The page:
Weekly Transit eNewsletter
Tuesday, April 17, 2007
Volume 3, Issue 16

Welcome to The Transit Coalition weekly newsletter! Our organization participates in meetings with key decision makers and community leaders and our goal is to keep you informed on the latest developments in the transportation scene across Southern California.

Mark Your Calendars: Next Tuesday is our monthly Transit Coalition dinner meeting, featuring Metro Rail Deputy CEO Melvin Clark. See Upcoming Events below for details.

Spillover Still Threatened: Governor Arnold Schwarzenegger continues to press for a shift of "spillover" funds from excess gas tax revenues to the state general fund. Columinst Daniel Weintraub, however, offered a counterpoint argument stating that local transportation districts should not depend on state dollars to fund their operations. Join us in fighting these cuts by contacting key elected officials and voicing your concerns. For those unfamiliar with the fight, you can read an explanation and benefits of the Spillover account courtesy of Cal-PIRG.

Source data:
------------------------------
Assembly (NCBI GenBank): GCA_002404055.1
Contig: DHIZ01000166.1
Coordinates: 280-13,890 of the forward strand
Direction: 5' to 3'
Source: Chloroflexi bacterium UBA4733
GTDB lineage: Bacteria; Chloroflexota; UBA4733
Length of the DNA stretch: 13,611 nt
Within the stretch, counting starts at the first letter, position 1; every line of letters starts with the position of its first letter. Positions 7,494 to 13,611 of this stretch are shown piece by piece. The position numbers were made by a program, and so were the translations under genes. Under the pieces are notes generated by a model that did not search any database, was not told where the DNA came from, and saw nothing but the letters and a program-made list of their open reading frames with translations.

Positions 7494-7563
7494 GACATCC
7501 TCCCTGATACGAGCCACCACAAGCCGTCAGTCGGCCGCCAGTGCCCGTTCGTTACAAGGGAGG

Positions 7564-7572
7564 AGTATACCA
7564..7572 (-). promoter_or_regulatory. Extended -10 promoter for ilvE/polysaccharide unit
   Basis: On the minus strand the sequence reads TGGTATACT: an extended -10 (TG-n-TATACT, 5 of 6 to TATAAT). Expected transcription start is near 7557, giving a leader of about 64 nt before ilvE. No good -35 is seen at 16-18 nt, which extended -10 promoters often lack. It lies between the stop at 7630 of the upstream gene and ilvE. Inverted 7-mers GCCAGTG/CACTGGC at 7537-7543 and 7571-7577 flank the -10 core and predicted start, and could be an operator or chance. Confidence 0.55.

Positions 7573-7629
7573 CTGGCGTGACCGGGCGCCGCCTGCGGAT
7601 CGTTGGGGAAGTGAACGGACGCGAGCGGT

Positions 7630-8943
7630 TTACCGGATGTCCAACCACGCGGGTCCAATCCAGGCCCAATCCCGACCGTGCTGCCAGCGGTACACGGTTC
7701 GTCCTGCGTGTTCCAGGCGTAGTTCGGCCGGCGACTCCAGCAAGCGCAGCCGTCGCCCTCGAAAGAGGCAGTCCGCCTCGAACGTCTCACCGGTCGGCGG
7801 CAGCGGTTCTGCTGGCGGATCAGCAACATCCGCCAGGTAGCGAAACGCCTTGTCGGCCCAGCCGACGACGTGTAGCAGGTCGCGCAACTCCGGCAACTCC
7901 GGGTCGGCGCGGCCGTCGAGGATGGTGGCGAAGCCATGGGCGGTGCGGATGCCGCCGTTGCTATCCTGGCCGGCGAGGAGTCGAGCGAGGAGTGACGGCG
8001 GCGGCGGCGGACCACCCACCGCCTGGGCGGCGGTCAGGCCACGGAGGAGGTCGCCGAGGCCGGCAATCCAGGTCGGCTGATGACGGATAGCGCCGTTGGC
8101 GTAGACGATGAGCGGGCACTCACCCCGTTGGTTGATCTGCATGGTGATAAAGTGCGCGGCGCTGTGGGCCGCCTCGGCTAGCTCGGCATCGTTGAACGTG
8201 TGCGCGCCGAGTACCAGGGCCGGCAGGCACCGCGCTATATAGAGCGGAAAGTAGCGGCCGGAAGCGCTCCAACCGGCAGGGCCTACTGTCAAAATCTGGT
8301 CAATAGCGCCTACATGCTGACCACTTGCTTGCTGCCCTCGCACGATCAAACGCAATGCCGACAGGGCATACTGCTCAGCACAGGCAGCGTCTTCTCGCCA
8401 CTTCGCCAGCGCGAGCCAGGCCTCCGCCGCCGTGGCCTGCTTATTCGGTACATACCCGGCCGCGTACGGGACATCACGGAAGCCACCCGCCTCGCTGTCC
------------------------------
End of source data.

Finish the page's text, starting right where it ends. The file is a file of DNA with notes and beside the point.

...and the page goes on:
A study conducted by the City of
New York revealed that the Big Apple produces nearly 1 percent of greenhouse gas emissions in the country. The study also revealed that each New York City resident produces less than a third of the emissions generated by the average American. This was attributed to their dependence on an extensive mass transit system, which cuts down on emissions.   Other methods of reducing emissions, such as energy-saving traffic signals, green buildings, and alternative fuel vehicles, have helped, according to the study. Locally, a growth blueprint for San Bernardino County may be thrown out because it fails to adequately address emissions resulting from future increases in population.